West Stockbridge — Every residential design project is unique. Whether new construction or renovation, there are three interrelated components that govern the project outcome. They are – the client’s program, the design, and, of course, the budget. (Regarding budget, William Randolph Hearst doesn’t come along every day and even less so since 2008). Each of these has an impact on the other and inevitably requires adjustment during the project life.
Mr. and Mrs. S. are folks I’ve known for years. Their house was built in the seventies – a kind of economical deck house with upside down organization – bedrooms below, living dining kitchen above. They wanted to add a bedroom and bathroom. The existing building had two bedrooms, one full bath at the bedroom level and one half-bath at the upper level. Their budget was tight, and they knew it.
Entering a building is a critical event necessary for its success. You do it every time you come home. Every guest experiences this event too. Even in a humble building, the entrance can be gracious, convenient, obvious and orienting. In the case of our project, the entrance was on the back side of the building and the stairway to arrive at the living level was either an exterior stair or an interior spiral stair. Neither was gracious, convenient, or obvious. And they were both a little disorienting. Resolving that was primary.
Since the budget was so tight, we decided to develop a scheme that only minimally disrupted the interior of the existing building. So, our first approach was to develop an addition containing the new bedroom and bath. It included a linear ramp that ascended to the upper level and provided a kind of ceremonial entrance. This new entrance was obvious, gave a sense of orientation and was gracious in that it avoided steps and depended on a gradually inclined path that could be easily maintained in the winter.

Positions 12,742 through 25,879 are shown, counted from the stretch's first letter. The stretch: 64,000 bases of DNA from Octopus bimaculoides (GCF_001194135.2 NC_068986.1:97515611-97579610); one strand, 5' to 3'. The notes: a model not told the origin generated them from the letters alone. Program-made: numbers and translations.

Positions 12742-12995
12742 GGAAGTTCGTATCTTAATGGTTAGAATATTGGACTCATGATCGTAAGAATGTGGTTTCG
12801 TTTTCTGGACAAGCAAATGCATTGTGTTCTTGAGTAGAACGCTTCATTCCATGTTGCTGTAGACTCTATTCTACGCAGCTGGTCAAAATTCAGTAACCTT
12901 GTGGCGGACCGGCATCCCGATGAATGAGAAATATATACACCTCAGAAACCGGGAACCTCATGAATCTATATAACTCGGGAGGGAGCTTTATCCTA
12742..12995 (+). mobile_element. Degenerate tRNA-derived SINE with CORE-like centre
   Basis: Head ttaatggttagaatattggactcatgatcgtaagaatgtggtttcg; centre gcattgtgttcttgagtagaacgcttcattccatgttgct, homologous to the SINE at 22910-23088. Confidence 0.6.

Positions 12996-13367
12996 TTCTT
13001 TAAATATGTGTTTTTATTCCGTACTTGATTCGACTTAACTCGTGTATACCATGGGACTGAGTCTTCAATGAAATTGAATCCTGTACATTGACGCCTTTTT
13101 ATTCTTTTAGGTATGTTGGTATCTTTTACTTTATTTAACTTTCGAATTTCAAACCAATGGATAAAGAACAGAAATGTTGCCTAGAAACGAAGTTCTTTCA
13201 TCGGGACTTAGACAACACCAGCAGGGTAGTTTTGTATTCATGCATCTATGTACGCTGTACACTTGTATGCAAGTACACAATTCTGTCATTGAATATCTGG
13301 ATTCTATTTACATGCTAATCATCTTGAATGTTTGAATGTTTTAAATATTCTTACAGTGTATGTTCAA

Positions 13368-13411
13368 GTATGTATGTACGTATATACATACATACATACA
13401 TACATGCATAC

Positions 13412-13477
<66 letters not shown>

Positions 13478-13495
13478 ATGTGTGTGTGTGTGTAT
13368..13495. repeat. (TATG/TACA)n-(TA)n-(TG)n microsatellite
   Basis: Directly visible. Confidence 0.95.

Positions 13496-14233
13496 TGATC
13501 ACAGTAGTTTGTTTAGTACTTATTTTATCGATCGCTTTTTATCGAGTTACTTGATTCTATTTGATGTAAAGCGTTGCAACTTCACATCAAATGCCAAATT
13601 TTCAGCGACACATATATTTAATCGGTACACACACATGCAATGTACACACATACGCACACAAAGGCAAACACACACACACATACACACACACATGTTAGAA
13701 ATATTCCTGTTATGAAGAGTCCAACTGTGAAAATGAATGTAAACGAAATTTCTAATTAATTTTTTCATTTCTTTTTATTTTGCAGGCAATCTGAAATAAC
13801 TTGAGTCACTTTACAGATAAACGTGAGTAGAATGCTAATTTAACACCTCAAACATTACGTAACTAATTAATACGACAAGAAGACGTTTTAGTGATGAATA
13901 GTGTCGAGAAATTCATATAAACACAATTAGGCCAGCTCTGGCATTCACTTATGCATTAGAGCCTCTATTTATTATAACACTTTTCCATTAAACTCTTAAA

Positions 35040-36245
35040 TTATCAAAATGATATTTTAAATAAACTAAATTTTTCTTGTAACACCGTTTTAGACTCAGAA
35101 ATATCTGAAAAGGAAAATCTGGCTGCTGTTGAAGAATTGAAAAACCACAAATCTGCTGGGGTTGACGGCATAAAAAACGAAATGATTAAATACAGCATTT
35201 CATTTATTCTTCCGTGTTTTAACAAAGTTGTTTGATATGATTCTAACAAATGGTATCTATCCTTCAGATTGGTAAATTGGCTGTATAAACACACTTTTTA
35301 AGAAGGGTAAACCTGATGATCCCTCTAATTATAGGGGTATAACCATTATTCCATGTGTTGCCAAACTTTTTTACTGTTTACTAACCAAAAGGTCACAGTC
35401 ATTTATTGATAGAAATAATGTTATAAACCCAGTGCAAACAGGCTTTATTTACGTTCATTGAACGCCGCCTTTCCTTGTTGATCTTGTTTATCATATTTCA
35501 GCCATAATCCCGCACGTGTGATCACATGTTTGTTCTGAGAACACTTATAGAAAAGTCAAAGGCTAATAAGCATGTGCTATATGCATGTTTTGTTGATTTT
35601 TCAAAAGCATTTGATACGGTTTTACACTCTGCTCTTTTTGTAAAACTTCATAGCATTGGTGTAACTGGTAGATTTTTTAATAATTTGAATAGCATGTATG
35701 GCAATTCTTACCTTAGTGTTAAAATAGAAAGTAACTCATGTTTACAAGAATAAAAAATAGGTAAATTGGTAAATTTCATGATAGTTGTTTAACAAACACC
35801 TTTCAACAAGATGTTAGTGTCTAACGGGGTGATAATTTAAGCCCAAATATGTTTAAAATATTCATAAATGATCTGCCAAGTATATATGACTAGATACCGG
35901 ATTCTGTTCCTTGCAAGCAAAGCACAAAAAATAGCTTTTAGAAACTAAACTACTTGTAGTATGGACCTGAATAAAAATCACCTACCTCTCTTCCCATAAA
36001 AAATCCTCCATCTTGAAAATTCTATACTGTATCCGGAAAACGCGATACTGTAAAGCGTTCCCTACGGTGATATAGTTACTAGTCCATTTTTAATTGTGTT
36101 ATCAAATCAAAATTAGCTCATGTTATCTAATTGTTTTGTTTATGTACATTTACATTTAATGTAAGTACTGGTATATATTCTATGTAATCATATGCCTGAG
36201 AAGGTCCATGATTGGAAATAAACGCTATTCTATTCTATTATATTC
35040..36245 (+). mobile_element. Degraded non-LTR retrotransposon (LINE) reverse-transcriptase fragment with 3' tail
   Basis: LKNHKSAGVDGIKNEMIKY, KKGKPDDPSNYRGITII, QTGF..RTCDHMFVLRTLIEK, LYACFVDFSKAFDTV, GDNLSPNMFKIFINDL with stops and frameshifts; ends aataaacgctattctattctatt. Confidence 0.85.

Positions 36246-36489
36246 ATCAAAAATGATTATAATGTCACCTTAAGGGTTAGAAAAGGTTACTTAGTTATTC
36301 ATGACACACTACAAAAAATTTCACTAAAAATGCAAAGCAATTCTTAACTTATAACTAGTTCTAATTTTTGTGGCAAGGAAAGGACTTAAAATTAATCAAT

Mr. and Mrs. S. embraced the concept and were ecstatic. So we took the next vitally important step — evaluating the cost. We do this as early in the design process as possible and in particular with tightly budgeted projects. We sat down with a contractor, David Babcock of Babcock Brothers Restorations Inc. in Lee, Mass., soon after developing these concept sketches. We also provided an overall description of the project scope. David took some time, considered the process to build and obtained material estimates. Unfortunately, the cost exceeded the budget. Excessive site work was blamed, since the scheme required reorienting the driveway and parking area. A number of moderating adjustments were considered but ultimately this scheme fell by the wayside.
So next step – we generated a new scheme. This one eliminated the long linear entry, avoided reconfiguring the driveway and provided a more direct connection from the existing parking area.
Again, a review by the contractor determined that this, too, was a budget buster. So on to the third scheme. And this required a review of the program. The most effective way to cut budget is to reduce square footage. Therefore, the program was edited; we eliminated the third bedroom and decided instead to expand one bedroom and focus efforts on improving the interior of the bedroom level.
Most importantly, we established a front entrance to the building that related comfortably to the parking area. And though one still needs to climb stairs to arrive at the main living level, the new stairs are designed to be gentle in slope and to provide a comfortable ascension to the living level, inside the building instead of outside.
In summary, the process of meeting project goals first focused on the design. Several early attempts to alter the design and bring the project into budget fell short. The budget was increased somewhat but still did not meet the demands of the design. The only component left to adjust was the program. So, the new bedroom was eliminated. And, as a result, the project size was reduced and the budget constraints met.
And though the original program was not realized and one of the primary components eliminated, the essential needs of the Mr. and Mrs. S. were met. With a logical and inviting entrance, the house functions more graciously. The existing bedrooms have been improved with soundproofing added between their walls. The bathrooms have been redone. The interior and exterior have been transformed with new finishes. Insulation and window upgrades have reduced heat-loss, resulting in a more comfortable interior.
Both husband and wife are writers and spend most of their time alone. Their refinished two-bedroom home works well for them. When they have guests, they are proud of their newly transformed home.